[OPE-L:6154] Re: Re: junk debt?

From: Steve Keen (s.keen@uws.edu.au)
Date: Sun Nov 04 2001 - 17:40:12 EST

The spread is increasing quite substantially now too. The effect is the 
inverse of the sale price of corporate bonds regarded as "junk": if the 
price that a bond can be sold at falls, then the effective yield on that 
bond rises.

This doesn't affect those companies that have already issued bonds--they 
received whatever they sold them for when they were issued. However, any 
firm that needs to raise new finance and can't do it by equity or bank 
routes has to offer new bonds at that level--and that is becoming so 
prohibitive that these firms are likely to go bankrupt rather than seek new 
financing, if their cash flow situation was the reason they were 
considering getting new finance.

BY the way, I'm sorry that I haven't had the time to take part in this 
discussion--far too many pressing jobs back in Sydney, plus some major 
personal changes have got in the way. But I have been delighted to see the 
postings on this front--I take back a lot of what I said some time ago 
about the list not focussing on the actual economic issues of the day.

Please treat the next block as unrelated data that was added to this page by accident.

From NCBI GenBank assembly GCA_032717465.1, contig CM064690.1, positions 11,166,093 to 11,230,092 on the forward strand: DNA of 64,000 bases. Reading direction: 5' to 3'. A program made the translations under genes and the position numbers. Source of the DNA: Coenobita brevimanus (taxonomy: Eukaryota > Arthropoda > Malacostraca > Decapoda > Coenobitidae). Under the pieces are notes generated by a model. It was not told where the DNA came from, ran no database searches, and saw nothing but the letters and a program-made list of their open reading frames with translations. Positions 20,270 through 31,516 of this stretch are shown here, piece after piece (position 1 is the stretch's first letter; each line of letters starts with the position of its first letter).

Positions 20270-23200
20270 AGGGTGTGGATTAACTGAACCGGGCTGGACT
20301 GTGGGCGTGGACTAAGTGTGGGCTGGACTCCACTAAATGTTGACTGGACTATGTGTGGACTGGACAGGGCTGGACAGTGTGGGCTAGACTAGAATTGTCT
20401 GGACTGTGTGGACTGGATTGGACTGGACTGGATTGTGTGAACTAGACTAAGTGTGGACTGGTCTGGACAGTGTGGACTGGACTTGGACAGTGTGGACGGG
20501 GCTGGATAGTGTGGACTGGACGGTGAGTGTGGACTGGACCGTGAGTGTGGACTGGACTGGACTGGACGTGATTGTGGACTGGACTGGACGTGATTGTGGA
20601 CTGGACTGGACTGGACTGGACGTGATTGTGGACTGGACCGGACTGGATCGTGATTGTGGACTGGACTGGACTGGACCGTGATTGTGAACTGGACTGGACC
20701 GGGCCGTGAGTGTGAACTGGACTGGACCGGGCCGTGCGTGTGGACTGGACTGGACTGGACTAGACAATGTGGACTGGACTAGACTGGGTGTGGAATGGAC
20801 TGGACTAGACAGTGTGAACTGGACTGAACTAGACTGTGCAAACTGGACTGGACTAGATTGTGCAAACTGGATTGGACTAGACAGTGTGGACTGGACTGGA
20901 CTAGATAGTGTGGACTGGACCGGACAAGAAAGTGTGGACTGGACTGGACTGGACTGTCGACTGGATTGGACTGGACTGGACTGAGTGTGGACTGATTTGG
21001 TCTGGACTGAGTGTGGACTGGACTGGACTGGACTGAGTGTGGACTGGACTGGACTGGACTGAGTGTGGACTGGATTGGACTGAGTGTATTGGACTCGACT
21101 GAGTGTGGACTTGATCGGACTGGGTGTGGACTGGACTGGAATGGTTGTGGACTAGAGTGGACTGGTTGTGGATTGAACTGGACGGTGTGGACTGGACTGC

All the best tout le monde,
At 01:01 AM 5/11/2001 Monday, you wrote:

>On Sat, 3 Nov 2001, Rakesh Bhandari wrote:
> > Fred, not quite sure of what one is to make of this: despite the US feds
> > efforts to decrease both short term and now long term rates, junk debt
> > borrowing costs have risen considerably; the spread over comparable 
> Treasurys
> > has risen about 3x since mid 1998. There has been a squeeze on the 
> supply of
> > credit  of highly leveraged businesses and companies--see WSJ 10/29/01, 
> p. C1.
>Rakesh, this seems pretty clearly to result from increasing concern about
>the world economy and the prospects for survival of high-risk firms.
>I imagine those spreads will continue to rise.

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